{
    public function init()
    {
    }

    public function indexAction()
    {
    }
}

// The FooController class must be placed in the controllers folder
// and saved as FooController.php
class FooController extends Zend_Controller_Action
{
    public function init()
    {
    }

    public function indexAction()
    {
    }

    public function barAction()
    {
    }

    public function someRandomFunctionDoingSomeFunkyStuff()
    {
    }
}

The Controllers must contain at least the indexAction() function; the others are arbitrary. I always have an init() function, in which I setup the cache object, call up the models, etc. Controller names that are not in the “default” module, must be prefixed with the Title-cased name of the module and an underscore:

<?php

// An example of the IndexController in the
// dummy module
// The file name remains IndexController.php!!!
class Dummy_IndexController extends Zend_Controller_Action
{
}

// An example of the FooController in the
// dummy module
// The file name remains FooController.php!!!
class Dummy_FooController extends Zend_Controller_Action
{
}

The actions

Actions are methods of the Controller class. Use them to do some specific task: show users, list news, insert to database (the actual INSERT SQL statement should be in the model), etc. As stated before, every Controller must have an index action — this one is called if no specific action is requested. By default the view object is instantiated, so if you don’t turn it off, you must create a view script with the same name as the action (without the “Action” word) in the views/scripts/foo/ folder.

Assigning variables to the view scripts is simple:

public function indexAction()
{
    $this->view->someVariable = "some value...";
}

The view scripts

View scripts are, well, for viewing. This is the only place where you should have statements like echo and print. The default templating engine is PHP itself, but it’s possible to change it to something like Smarty. I leave PHP; it has everything for templating, so why would I change it? The default file extension for view scripts is “phtml” — but as with everything, this can also be changed :)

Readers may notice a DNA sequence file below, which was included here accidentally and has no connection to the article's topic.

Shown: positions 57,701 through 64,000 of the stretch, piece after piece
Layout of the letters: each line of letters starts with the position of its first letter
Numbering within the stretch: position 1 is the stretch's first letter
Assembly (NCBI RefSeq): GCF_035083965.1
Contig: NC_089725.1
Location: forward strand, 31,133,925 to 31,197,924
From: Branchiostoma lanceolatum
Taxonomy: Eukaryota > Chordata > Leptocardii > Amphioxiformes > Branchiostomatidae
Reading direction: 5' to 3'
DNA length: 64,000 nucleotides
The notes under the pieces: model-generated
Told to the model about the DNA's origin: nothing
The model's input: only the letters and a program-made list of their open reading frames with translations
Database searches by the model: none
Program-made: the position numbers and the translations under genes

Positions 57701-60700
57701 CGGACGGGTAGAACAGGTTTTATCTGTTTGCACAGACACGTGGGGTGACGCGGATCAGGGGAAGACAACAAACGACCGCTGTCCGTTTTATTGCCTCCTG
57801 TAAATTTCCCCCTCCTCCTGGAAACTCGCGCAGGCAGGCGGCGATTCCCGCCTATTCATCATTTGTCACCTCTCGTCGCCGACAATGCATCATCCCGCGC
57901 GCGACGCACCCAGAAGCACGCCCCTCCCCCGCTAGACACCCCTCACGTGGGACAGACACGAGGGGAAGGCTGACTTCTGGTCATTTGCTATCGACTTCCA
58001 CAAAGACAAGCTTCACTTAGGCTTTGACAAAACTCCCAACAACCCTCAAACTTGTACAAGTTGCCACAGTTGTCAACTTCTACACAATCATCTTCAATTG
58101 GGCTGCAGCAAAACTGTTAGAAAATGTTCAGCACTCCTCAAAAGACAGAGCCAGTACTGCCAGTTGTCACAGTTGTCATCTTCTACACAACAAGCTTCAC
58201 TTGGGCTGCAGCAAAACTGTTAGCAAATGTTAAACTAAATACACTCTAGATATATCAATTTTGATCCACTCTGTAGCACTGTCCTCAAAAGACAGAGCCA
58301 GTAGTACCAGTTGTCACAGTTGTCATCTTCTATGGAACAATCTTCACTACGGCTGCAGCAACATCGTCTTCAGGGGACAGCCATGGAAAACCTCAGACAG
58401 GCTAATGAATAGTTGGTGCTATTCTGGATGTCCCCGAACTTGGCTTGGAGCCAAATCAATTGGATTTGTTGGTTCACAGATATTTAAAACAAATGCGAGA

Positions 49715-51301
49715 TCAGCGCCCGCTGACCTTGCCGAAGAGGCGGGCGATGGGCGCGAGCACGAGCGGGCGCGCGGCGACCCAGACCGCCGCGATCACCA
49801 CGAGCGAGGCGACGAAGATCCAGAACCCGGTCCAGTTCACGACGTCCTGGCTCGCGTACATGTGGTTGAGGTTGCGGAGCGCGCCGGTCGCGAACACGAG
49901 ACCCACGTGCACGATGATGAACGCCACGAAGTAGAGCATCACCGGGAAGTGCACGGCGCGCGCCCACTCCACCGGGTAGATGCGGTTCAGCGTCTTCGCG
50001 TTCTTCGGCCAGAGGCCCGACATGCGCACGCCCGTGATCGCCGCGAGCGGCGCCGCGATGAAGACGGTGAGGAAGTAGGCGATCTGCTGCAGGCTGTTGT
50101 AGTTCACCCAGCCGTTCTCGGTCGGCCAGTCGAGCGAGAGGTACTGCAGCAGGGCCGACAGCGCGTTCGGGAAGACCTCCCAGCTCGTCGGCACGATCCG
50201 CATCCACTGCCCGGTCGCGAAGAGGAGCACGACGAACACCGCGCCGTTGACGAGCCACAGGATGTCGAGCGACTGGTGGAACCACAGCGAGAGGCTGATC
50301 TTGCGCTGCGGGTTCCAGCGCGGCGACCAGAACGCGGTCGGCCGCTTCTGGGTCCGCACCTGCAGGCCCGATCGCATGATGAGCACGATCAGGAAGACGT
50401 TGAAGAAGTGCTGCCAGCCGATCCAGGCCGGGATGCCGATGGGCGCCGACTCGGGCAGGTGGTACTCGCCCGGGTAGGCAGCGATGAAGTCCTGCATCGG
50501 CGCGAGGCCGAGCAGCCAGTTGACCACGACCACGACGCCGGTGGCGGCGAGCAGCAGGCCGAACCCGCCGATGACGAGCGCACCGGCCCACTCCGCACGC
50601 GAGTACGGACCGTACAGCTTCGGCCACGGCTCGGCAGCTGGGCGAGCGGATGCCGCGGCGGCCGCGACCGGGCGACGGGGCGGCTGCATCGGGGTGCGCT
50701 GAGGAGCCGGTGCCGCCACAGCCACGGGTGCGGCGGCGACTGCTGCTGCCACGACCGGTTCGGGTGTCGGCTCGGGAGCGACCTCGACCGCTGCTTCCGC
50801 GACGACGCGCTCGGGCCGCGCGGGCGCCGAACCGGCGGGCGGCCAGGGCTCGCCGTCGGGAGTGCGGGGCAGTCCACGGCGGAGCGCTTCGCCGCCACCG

Getting variables that are assigned from the action:

// Output: some value...
<?= this->someVariable ?>

The view helpers

The view helpers are simple classes that help in view scripts with things like formatting dates, creating links, etc. Here’s an example view helper that I use to show dates in “Serbian” format:

File name: views/helpers/SrDateFormat.php
<?php
/**
* View helper for returning dates in Serbian format
* dd.mm.yyyy.
*
*/
class Zend_View_Helper_SrDateFormat
{
    public function srDateFormat($dateToFormat)
    {
        return date('d.m.Y.', strtotime($dateToFormat));
    }
}

Usage is quite simple:

// somewhere in some view script...
<?= $this->srDateFormat($someDateToShow); ?>

Bringing it all together

Just for an overview, here is an example of a Foo Controller in the Dummy module with index and bar actions and their view scripts.

<?php
// File name: application/dummy/controllers/FooController.php
class Dummy_FooController extends Zend_Controller_Action
{
    public function indexAction()
    {
        $this->view->sayHello = "Hi there!";
    }

    public function barAction()
    {
        $this->view->sayHelloAgain = "Hi here :)";
    }
}

And the view scripts:

<!-- File name: application/dummy/views/scripts/foo/index.phtml -->
<h1>Saying hello</h1>
<?= $this->sayHello ?>

<!-- File name: application/dummy/views/scripts/foo/bar.phtml -->
<h1>Saying hello again</h1>
<?= $this->sayHelloAgain ?>